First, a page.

I took a walk around Jeju-Si.
Sitting tonight in my favorite make-your-own bibimbap place on a rainy night. Rainy nights seem to be good for reflection. Maybe it’s the meditative rhythm of the raindrops, or maybe it’s the underlying metaphor of the world being washed. I think, for me, it has more to do with childhood walks in the rain, deep in the woods. Rainy days used to be an event- rather than staying inside, I got to put on my rubber boots and coat and wander through a world made new by water, looking for bright orange salamanders.
So, I’ve never disliked rainy days like some people do. They’ve always seemed a little magical to me.
They play very interesting music in this bibimbap place. When I walked in, the little old lady and her husband were listening to ragtime. I picked a table right next to the toasty woodstove and stood with the old lady, who smiled with me as we rubbed our hands together over the stove. Soon, they started playing old American folk songs, starting with “Clementine.”
That got me thinking about being a little kid again. Growing up in a succession of rambling old farmhouses around the country with no TV, I found a lot of other ways to amuse myself. My father had this small paperback book called “The Backpacker’s Songbook” that I used to pore over as though it were a storybook. I knew every one of those songs by heart. My father would get out his guitar and we’d sing them, too, but I liked to just sit and read the lyrics. They always started off sort of sad and pretty, but by the third verse or so, some poor girl was getting dragged down to the river by her one true love.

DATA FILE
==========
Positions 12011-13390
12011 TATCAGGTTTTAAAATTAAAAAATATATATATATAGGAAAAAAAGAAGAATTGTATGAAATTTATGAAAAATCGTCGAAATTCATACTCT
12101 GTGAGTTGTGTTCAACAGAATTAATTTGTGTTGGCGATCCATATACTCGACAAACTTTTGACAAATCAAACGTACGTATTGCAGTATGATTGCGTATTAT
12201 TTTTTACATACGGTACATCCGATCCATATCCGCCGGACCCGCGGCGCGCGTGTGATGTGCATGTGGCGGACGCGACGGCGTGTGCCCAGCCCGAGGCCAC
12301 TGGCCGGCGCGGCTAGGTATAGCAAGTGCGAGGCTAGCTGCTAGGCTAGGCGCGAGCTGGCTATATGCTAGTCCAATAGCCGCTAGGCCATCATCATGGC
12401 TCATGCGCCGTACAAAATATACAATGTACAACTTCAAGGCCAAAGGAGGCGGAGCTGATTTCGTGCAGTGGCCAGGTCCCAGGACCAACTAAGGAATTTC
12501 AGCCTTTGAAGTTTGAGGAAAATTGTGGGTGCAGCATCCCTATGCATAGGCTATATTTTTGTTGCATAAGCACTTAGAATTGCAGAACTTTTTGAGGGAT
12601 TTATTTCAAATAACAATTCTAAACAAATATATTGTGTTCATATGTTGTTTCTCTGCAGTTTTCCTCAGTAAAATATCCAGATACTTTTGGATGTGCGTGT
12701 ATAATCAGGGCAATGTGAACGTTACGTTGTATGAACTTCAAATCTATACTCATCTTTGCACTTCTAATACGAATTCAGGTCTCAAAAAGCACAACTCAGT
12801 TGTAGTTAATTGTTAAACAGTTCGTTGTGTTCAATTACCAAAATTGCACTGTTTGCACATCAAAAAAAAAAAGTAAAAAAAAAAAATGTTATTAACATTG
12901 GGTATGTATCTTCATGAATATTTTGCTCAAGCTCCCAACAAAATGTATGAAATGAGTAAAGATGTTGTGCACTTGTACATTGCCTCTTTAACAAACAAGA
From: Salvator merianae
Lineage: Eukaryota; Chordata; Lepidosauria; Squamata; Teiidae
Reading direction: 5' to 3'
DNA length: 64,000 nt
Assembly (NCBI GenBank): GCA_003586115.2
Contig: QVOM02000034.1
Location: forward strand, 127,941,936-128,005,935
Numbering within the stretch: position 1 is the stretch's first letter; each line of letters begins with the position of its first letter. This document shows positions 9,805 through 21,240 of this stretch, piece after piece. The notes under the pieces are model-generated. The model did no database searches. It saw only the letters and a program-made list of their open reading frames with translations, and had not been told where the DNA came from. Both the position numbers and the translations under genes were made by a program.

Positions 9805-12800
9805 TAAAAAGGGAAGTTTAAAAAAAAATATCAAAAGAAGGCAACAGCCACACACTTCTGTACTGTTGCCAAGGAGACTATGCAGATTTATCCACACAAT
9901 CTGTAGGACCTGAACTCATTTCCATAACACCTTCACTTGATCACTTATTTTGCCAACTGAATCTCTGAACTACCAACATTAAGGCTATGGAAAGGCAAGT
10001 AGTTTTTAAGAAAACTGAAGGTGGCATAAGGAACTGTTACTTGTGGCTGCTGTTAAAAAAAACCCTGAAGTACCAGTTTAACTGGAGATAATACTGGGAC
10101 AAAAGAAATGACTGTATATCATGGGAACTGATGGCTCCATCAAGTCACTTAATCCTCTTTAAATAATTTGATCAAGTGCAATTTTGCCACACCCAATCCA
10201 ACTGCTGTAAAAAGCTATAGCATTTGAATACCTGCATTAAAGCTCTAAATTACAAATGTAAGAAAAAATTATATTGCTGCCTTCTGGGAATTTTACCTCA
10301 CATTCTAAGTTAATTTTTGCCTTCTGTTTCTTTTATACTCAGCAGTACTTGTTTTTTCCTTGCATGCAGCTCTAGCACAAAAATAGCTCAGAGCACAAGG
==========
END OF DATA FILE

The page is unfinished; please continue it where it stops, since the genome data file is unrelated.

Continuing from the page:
As I sat there in front of my tray of neatly arranged Korean dishes, I began to wonder how much those tragic songs planted seeds of mistrust in my child’s brain. I sure didn’t want to end up like Clementine or Little Maggie. Even “Beautiful Brown Eyes” turns out to be a tale of woe. But on the other hand, I wondered what it felt like to “lay ’round the shack till the mail train comes back, a-rollin’ in my sweet baby’s arms.”